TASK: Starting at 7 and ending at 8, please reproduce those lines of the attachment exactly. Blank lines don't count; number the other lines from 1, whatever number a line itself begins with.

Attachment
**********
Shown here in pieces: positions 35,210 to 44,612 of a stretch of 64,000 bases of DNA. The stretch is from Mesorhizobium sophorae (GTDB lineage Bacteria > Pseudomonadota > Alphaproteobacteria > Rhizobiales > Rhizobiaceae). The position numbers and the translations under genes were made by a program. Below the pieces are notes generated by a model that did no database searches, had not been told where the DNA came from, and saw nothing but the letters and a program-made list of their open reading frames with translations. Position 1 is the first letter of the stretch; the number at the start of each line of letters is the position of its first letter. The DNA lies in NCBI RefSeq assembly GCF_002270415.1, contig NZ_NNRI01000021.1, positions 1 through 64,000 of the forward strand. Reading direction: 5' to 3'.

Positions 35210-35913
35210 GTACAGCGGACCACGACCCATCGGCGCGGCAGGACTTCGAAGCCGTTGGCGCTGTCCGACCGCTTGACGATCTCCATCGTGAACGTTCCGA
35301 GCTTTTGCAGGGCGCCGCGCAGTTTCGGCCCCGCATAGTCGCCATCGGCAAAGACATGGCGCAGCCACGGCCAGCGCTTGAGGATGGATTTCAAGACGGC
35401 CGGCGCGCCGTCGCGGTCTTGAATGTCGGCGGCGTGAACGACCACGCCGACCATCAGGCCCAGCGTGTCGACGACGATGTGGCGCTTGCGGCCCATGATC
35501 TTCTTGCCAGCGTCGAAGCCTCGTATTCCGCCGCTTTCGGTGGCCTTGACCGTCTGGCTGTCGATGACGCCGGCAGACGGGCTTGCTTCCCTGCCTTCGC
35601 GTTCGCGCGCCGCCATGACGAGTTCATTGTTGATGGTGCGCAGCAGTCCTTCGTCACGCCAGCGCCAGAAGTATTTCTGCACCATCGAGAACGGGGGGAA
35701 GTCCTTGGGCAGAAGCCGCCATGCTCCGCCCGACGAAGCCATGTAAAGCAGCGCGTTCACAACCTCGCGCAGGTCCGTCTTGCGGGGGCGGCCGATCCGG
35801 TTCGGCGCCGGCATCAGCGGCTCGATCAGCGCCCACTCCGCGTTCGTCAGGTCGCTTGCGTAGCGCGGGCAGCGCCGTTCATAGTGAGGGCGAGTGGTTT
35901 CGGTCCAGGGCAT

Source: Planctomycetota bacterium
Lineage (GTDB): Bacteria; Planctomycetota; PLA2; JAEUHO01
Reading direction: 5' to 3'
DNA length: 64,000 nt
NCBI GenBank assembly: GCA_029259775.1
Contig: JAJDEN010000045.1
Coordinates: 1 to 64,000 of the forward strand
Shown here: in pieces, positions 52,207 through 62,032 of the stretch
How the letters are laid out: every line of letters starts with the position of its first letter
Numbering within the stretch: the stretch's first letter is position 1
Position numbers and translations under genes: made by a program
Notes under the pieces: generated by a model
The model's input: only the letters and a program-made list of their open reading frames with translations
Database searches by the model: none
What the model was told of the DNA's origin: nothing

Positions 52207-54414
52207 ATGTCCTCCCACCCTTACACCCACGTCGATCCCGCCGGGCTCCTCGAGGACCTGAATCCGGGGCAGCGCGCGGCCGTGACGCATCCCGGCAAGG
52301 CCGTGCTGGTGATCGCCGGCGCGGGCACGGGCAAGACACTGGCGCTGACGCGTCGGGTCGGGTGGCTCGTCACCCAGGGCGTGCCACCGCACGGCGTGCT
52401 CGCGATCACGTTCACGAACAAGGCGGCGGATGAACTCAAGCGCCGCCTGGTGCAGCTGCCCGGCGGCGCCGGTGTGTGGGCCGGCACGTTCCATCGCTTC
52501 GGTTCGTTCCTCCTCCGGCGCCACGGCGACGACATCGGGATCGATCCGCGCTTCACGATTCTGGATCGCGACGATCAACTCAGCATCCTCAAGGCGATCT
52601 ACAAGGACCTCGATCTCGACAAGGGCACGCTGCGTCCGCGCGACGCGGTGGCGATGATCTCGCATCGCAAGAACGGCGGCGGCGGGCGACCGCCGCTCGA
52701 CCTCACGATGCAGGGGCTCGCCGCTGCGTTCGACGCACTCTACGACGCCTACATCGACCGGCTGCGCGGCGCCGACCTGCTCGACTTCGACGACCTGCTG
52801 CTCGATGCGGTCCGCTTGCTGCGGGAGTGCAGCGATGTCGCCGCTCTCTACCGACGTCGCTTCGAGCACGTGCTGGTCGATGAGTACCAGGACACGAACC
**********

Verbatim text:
35601 GTTCGCGCGCCGCCATGACGAGTTCATTGTTGATGGTGCGCAGCAGTCCTTCGTCACGCCAGCGCCAGAAGTATTTCTGCACCATCGAGAACGGGGGGAA
35701 GTCCTTGGGCAGAAGCCGCCATGCTCCGCCCGACGAAGCCATGTAAAGCAGCGCGTTCACAACCTCGCGCAGGTCCGTCTTGCGGGGGCGGCCGATCCGG